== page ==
Location, location, location
WASHINGTON -- On an unseasonably warm Wednesday morning here, I drove down to what is supposed to become the site of the new ballpark for the Nationals, on the north shore of the Anacostia River just a few blocks south of the Capitol.
Early estimates have the ballpark project coming in somewhere between an eye-popping $500-$600 million. That means, of course, that if this thing is ever built (it's supposed to be ready by the start of the 2008 season) the bill probably will be somewhere in the nasty neighborhood of $1 billion.
By the looks of the streetscape around the planned ballpark -- a place only a founding mother could love -- it could take every dime of that.
New ballparks, as citizens everywhere know, are lauded as economic sparkplugs, the answer for big-league city blight. The idea is that restaurants and bars will flock to open shop next to the park, residential projects and green space will follow, and in a few years, the asphalt plants and adult bookstores and rotting warehouses that once dotted the section of town will long be gone.
The problem is, as many studies attest, it mostly doesn't work that way. Ballparks come at a great cost, and the ensuing economic boom in the area often doesn't measure up. It's why many cities finally balked at putting the onus on taxpayers for stadiums. It's why D.C. Council Chair Linda Cropp is trying to get more private funding for this ballpark.
Whether a new stadium ever comes about here, and what the price tag eventually will be, still is a mystery. The Council continues to scrap over a financing plan. A new owner, yet to be determined, still has to have a say.
And, if the park is built, any economic life it may offer for this roughshod area of D.C. may take years.
The moral of this story is be careful where you put your ballpark. Cleveland and Baltimore did it the right way; a few other places didn't. Plan ahead. Watch the costs and share them, too. That way, everybody has a stake in making the thing work.
Let's get on with your regularly scheduled E-Bag, where we talk about just about everything but the Nationals.
Saying Jeff Weaver can win 20 games this year "with a little luck and a little offense" may be the most singularly ignorant and ludicrous statement I've ever read. Anywhere. Where have you been for three years? I was happy the Yankees picked up Weaver a couple of years back. I liked his stuff, I liked how he wasn't afraid to drill an opponent and stick around for the fight afterward (unlike that head-hunting punk Pedro Martinez). But it's apparent that Weaver is a mental midget with no heart. If he finishes anywhere near the top of the Cy Young voting this (or any other subsequent) year, I will buy you a case of your favorite beer! -- Frank D. Cedo, White Plains, N.Y.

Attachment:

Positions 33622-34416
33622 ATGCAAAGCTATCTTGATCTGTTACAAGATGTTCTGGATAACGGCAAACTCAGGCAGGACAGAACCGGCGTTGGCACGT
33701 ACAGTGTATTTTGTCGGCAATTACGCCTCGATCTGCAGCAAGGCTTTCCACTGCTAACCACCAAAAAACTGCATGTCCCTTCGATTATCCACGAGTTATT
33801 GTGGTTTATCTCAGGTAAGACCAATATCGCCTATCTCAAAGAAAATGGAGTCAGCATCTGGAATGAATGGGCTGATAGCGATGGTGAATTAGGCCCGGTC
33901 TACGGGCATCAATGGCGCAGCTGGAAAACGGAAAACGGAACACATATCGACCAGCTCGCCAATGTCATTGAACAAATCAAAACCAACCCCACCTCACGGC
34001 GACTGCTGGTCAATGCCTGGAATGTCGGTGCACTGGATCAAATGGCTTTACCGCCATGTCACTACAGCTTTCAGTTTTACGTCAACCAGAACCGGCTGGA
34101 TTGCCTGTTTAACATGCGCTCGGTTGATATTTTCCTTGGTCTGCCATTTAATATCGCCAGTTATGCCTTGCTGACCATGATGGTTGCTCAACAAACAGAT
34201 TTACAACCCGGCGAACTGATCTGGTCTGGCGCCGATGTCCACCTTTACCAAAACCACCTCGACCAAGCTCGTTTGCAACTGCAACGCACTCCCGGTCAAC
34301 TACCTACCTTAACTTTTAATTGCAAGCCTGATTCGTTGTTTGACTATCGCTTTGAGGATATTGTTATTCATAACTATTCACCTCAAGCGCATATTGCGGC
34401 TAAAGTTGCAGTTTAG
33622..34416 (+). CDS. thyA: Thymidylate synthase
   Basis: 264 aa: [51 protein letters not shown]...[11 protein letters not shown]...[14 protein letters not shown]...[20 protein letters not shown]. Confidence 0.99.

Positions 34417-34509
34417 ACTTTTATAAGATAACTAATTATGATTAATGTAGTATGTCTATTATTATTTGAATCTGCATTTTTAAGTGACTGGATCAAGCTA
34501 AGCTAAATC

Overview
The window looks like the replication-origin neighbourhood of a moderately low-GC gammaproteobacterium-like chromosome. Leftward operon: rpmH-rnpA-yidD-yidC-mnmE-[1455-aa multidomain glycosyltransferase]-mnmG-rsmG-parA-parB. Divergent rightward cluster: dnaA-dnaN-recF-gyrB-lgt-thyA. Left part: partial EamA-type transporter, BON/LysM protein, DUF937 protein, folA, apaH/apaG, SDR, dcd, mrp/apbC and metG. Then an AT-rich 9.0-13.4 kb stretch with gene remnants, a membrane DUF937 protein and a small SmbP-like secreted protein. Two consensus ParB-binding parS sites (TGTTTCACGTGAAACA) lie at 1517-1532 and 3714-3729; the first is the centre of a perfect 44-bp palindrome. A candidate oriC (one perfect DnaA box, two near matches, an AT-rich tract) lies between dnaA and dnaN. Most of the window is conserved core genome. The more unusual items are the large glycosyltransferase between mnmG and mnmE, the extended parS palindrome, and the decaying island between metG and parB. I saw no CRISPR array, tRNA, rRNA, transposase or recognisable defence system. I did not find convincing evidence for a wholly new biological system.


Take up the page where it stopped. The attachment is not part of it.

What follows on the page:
Frank, who the heck wrote that? OK, OK. Truth is, despite his last dud of an outing, I'm still on the Weaver bandwagon (where an upgrade to a relatively empty first class can be had for a bargain). Look up his quality starts from last year. Look at his stuff. Look at the innings he had last year and his record despite the abysmal run support. I said he was a longshot for the Cy, but I do think he has the stuff for it. And the mental stuff you talk about ... he's way past that. Check him out.
Weaver for the NL Cy Young? Two conditions: Pedro Martinez and Jason Schmidt have off-years. Martinez looks ready to return to form, so let's see if his arm holds. If the Giants had a closer the past two seasons, Schmidt would have won a lot more than 35 games. -- Eric Jensen, La Jolla, Calif.
Those guys and Roger Clemens definitely are the frontrunners. I was looking for dark horses. Let me throw out two more names: Florida's Josh Beckett and Dontrelle Willis, neither of whom have allowed a run in their first two starts.